CORPORATE JET INSIDER
In-Flight Connectivity Is No Longer an Option
Although business aviation allows companies to cut down on time spent traveling by cutting out lines associated with commercial airline travel and flying direct to remote locations, passengers are still going spend time onboard. Making that time more productive can further increase the cost-saving benefits of business aviation.
With so many of today’s business activities taking place online, internet connectivity is no longer a luxury. Even a few hours of offline travel time can be very disruptive, which is why aircraft connectivity has become a requirement in today’s business jets. What should you know about business aviation, internet connectivity, and some available options?
Being unavailable en route is no longer a valid excuse. Most private jets are equipped to provide various levels of in-flight connectivity (IFC), allowing everything from simple email exchanges to high-bandwidth computational tasks. Connectivity relies on ground stations, a network of satellites, and a service provider that allows a properly equipped jet to use the networks. According to a Valour Consultancy analysis of the market for in-flight connectivity on VIP and business aircraft, there were 19,131 IFC systems on VIP and business aircraft at the end of 2016, and that number is expected to nearly double by 2026.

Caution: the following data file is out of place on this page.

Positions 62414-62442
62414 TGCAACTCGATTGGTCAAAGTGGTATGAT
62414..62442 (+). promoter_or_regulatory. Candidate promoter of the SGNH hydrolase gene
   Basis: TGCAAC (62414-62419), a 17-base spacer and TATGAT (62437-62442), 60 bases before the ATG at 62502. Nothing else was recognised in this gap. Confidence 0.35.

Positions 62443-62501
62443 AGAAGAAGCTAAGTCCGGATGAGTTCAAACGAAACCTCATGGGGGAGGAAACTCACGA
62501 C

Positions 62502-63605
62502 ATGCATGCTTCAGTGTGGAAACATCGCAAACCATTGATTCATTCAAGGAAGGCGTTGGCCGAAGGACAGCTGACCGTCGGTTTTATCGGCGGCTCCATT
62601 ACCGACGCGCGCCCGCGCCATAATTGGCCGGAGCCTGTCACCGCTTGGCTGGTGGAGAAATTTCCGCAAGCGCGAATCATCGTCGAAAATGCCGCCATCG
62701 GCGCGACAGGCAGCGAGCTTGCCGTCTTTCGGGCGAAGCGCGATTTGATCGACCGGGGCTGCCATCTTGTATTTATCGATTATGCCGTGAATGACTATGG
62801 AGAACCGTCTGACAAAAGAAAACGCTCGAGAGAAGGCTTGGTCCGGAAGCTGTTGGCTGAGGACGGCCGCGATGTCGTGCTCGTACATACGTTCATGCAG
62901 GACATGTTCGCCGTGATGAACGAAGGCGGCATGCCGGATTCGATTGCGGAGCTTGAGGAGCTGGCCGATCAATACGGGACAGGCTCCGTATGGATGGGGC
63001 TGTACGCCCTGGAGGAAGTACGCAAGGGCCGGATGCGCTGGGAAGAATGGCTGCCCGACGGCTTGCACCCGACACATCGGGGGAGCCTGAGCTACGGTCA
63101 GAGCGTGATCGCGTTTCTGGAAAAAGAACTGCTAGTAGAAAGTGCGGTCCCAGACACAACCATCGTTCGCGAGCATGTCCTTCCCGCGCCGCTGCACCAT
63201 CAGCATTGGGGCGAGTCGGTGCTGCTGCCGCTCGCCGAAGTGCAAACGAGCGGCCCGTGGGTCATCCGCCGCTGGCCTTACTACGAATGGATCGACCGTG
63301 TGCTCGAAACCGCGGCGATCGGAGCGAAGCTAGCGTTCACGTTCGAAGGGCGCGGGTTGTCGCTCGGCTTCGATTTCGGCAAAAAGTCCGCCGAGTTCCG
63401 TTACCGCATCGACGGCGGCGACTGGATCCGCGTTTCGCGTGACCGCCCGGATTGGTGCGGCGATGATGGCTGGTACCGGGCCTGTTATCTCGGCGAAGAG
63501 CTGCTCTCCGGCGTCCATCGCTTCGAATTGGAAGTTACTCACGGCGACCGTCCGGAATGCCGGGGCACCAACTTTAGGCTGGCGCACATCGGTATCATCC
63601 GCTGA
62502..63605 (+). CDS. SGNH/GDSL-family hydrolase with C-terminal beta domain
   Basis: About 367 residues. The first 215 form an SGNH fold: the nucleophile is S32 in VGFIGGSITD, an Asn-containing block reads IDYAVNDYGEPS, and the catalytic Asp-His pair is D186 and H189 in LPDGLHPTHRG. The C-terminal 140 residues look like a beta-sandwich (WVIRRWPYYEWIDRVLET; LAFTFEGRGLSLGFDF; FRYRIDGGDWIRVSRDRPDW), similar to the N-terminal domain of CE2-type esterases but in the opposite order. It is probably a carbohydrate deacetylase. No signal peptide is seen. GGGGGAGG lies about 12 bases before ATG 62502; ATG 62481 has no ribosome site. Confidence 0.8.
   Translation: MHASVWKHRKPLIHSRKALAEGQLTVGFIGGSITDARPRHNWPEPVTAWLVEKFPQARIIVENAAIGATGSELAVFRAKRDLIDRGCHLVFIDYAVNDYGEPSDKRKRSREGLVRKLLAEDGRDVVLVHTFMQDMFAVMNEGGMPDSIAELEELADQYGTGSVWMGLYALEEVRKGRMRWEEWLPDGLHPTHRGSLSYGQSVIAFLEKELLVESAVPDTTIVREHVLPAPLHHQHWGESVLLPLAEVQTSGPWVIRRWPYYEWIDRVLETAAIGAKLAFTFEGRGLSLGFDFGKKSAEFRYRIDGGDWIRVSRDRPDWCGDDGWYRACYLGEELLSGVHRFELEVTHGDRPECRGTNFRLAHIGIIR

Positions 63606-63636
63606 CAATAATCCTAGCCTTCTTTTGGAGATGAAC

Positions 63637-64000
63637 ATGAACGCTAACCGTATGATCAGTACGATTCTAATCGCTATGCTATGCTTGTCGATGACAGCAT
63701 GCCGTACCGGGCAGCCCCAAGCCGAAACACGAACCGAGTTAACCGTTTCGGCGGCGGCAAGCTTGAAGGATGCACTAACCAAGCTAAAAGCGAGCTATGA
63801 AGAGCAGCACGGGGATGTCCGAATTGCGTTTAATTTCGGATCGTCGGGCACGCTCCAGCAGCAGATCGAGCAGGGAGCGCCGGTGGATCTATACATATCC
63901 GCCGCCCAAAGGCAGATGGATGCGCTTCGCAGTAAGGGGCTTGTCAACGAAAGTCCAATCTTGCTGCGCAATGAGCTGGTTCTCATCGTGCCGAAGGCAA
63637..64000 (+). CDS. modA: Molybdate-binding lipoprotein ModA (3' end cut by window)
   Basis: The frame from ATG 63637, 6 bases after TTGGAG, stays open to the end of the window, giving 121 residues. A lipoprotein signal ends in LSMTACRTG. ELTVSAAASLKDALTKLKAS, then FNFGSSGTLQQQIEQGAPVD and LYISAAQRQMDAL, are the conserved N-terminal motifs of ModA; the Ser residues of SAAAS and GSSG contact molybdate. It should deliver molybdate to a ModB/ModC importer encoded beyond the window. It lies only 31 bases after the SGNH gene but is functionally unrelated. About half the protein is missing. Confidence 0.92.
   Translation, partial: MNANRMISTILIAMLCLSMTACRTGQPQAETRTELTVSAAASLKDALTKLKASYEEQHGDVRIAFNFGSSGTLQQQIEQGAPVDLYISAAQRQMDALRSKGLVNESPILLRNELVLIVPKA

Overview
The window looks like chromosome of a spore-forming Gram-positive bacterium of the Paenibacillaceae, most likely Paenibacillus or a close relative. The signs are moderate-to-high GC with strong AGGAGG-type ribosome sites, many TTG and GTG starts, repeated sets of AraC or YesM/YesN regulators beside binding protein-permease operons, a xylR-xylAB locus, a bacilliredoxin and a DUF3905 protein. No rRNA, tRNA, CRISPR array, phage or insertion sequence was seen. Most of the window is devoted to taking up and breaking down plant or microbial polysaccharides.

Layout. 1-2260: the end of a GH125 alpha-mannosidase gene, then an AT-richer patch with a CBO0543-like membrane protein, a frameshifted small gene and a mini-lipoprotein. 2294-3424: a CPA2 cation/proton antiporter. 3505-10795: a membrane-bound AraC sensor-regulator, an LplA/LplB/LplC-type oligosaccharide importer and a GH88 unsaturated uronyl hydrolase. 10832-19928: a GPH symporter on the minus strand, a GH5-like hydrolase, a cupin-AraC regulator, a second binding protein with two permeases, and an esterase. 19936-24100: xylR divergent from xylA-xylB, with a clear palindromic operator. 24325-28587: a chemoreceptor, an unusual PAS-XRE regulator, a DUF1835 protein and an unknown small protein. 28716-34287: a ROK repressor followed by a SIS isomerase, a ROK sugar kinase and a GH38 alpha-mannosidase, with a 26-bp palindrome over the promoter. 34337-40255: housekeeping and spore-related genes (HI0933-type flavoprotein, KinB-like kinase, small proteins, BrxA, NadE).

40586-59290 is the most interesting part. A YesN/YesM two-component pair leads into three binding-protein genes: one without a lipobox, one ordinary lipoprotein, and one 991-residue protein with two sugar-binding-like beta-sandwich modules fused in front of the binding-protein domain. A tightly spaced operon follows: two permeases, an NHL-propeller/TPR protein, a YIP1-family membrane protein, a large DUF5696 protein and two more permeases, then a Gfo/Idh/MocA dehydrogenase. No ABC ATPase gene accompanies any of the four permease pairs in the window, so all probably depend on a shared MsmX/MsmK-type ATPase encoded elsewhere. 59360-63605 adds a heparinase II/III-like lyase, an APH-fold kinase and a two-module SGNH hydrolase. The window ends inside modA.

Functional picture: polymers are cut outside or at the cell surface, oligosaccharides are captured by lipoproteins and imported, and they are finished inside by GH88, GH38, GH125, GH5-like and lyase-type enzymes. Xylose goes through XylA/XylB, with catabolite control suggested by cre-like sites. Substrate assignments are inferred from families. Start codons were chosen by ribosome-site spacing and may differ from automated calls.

Providers are competing to provide faster data speeds, greater reliability, smaller hardware requirements, more global coverage, and increased ranges appropriate for a wide variety of aircraft. Today’s private jet customers expect a certain level of luxury and service and, increasingly, reliable connectivity is a requirement rather than a perk.
Whether for business or pleasure, travelers want the same type of connectivity in the air that they have while on the ground. In addition to voice and text, they want video streaming and gaming capabilities as well as data access, conferencing, and access to other internet-related tasks. In the future, your choice of jet may ride on its connectivity solution.
The downside of a connected aircraft
The other concern is data costs. As more travelers are demanding fast speeds and data streaming, data usage can quickly spiral out of control. Solutions like Honeywell’s GoDirectAccess allocate usage, helping to keep costs in check. And some operators are even turning to pay-per-usage cards or offering higher speeds and streaming services for a premium.
As in-flight connectivity becomes standard in private and business aviation, competition will drive innovation. In the near future, these innovations could be what makes or breaks a deal to purchase or charter a particular aircraft.